Samsung Group subsidiary "Samsung SDS" has been providing information technology services to customers for roughly two decades, and last year the company formed a new cyber security team and acquired a stake in South Korean security firm "SECUI". Fast forward to today, and the vice president of Samsung SDS' cyber security team – Han Sung-Won – together with the head of IBM's Asian-Pacific sales team – Roman Tuma – have signed a new deal, forming a partnership in order to provide security services to clients in the utility and energy industry. While separate from their KNOX initiative it shows commitment from Samsung.
Today, Samsung SDS and IBM have announced their newfound partnership. Following the agreement, Samsung SDS will provide clients with IBM's X-Force Exchange cloud-based threat intelligence platform for researching the latest global security threats, and the Korean tech giant will also serve customers in the utility and energy industries with IBM's total security framework, which can collect data for analysis from all the sensors in a production line, all the while protecting networks, applications, and end-points. According to Samsung SDS and IBM, "the key to success" in the utility and energy industry is to protect the backbone infrastructure and to maintain safety on the system against ageing hardware equipment.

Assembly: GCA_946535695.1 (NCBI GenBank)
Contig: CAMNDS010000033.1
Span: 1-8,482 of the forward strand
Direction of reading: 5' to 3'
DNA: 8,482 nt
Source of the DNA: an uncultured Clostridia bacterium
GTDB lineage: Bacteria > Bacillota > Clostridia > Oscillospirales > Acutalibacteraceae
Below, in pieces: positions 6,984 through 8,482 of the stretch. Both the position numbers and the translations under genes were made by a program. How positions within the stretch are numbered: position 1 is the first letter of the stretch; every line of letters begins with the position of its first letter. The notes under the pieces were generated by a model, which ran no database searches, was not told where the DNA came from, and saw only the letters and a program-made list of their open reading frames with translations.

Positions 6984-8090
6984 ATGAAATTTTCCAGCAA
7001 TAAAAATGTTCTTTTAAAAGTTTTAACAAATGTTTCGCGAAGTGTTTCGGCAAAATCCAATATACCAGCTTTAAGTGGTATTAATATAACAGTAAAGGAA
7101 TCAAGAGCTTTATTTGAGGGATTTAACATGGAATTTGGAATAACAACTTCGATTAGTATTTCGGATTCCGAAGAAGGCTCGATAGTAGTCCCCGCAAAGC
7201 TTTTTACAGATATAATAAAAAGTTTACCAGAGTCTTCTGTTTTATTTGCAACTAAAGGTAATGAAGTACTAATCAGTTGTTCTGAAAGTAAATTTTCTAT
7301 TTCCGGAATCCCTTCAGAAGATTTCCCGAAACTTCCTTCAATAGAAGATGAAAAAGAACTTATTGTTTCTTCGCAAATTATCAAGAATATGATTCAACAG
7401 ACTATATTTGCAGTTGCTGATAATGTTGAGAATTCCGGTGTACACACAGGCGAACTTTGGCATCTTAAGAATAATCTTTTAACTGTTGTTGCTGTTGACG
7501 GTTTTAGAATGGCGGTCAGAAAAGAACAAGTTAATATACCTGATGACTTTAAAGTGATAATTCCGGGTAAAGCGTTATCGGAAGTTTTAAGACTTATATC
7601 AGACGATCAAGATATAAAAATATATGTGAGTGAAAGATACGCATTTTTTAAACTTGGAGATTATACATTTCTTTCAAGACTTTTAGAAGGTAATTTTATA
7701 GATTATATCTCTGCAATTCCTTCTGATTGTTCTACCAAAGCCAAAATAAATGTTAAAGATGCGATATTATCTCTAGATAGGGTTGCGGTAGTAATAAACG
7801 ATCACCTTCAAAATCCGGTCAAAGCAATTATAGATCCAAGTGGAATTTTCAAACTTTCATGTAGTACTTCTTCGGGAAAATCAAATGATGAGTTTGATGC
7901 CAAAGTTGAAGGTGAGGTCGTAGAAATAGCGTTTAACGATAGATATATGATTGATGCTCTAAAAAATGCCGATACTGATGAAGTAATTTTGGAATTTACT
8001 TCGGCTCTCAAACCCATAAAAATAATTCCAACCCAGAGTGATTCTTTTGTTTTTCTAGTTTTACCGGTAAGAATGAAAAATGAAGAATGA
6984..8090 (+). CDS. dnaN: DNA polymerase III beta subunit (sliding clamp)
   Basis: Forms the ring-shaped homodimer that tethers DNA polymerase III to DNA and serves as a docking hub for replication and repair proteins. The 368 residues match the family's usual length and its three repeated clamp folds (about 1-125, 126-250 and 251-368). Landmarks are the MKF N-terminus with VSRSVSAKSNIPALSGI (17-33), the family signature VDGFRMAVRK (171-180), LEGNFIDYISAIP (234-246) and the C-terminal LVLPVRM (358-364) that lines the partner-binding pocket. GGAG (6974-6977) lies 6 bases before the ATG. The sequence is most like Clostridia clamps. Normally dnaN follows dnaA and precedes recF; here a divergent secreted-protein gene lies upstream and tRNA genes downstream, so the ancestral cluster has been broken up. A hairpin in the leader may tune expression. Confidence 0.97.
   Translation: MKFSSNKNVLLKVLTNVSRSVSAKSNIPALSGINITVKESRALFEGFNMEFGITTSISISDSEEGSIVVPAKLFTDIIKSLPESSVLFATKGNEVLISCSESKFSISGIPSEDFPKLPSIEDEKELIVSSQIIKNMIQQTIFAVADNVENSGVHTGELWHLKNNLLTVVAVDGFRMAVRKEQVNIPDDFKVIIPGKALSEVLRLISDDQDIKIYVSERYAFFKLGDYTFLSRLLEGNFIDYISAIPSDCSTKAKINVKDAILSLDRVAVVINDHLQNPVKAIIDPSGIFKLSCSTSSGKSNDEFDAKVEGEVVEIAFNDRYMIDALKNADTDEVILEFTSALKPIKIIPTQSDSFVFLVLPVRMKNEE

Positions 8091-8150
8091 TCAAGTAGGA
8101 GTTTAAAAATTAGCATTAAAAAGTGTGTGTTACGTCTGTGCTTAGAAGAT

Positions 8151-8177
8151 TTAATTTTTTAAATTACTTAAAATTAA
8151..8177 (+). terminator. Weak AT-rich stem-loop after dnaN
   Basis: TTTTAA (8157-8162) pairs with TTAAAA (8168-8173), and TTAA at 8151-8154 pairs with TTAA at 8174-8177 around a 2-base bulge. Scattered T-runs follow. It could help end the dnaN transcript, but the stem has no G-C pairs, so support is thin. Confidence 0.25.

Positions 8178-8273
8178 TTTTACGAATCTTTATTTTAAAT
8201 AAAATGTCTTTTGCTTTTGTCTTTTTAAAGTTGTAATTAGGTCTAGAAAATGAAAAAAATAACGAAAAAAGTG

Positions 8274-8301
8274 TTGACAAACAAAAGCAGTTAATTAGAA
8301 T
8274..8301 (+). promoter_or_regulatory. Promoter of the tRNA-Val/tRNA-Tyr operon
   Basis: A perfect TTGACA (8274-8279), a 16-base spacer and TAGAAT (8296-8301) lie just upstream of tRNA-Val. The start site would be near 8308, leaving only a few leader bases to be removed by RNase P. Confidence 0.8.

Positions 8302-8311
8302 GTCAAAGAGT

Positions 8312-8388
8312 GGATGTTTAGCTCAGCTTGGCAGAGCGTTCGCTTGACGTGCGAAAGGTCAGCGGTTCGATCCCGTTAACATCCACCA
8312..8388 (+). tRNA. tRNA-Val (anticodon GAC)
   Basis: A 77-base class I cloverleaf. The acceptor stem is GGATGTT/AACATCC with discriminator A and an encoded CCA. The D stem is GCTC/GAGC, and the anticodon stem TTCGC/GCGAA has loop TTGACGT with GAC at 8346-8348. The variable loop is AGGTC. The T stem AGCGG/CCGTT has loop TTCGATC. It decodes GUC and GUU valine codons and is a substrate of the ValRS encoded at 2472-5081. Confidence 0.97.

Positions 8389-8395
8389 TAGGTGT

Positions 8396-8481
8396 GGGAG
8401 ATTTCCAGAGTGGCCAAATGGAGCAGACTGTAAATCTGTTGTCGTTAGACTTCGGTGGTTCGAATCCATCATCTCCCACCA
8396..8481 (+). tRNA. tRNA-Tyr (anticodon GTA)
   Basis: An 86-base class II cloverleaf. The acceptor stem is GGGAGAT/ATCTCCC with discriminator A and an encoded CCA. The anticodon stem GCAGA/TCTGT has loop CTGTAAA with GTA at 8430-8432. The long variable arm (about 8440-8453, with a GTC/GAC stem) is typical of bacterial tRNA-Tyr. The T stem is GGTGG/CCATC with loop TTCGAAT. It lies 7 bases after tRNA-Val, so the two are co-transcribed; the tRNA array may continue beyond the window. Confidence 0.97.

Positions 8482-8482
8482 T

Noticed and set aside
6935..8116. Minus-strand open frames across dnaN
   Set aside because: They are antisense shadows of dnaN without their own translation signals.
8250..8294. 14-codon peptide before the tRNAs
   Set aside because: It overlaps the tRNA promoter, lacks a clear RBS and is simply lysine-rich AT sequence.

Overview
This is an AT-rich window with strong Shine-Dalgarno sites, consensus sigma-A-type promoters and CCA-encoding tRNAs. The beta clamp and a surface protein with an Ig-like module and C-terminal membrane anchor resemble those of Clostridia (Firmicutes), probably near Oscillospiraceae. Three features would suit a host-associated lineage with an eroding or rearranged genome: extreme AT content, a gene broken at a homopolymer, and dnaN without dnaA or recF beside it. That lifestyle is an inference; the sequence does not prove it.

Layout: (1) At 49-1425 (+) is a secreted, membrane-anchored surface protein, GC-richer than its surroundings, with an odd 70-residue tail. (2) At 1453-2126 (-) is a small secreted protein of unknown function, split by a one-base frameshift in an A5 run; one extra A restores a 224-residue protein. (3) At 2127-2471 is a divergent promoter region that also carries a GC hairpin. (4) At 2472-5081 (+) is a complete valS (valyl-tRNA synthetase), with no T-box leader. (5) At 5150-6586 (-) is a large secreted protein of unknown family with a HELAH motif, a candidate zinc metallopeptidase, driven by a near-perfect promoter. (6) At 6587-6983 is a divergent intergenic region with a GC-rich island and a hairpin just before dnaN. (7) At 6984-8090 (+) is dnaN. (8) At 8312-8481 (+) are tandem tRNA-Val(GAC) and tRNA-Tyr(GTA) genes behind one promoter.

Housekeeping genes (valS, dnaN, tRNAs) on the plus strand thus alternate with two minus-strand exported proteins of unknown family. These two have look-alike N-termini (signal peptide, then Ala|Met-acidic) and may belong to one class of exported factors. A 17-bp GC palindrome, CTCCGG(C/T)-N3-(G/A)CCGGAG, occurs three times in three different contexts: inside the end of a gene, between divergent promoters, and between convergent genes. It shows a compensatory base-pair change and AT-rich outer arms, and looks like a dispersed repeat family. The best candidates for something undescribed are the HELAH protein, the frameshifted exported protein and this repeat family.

IBM's vice president added that IBM's top-of-the-line security solutions combined with Samsung SDS' expertise in the South Korean market will allow the two companies to provide competitive security services. Meanwhile, IBM together with SK C&C is also working on launching its AI platform, Watson, in South Korea this week. The two companies will apparently develop data analysis solutions based on natural language semantic analysis and machine learning by the end of the year, and reportedly they will also build a Watson cloud platform at SK's Pangyo datacenter. As for IBM and Samsung, there's no telling when exactly they will begin offering security solutions for the local energy and utility industry, but it's quite clear that IBM is getting increasingly involved with the South Korean IT market. Samsung might turn out to be one of the best partners for this endeavor, as both Samsung and IBM have a reputation for trying to innovate, and last year both companies ranked much higher than Apple in this regard, at least based on their patent activities.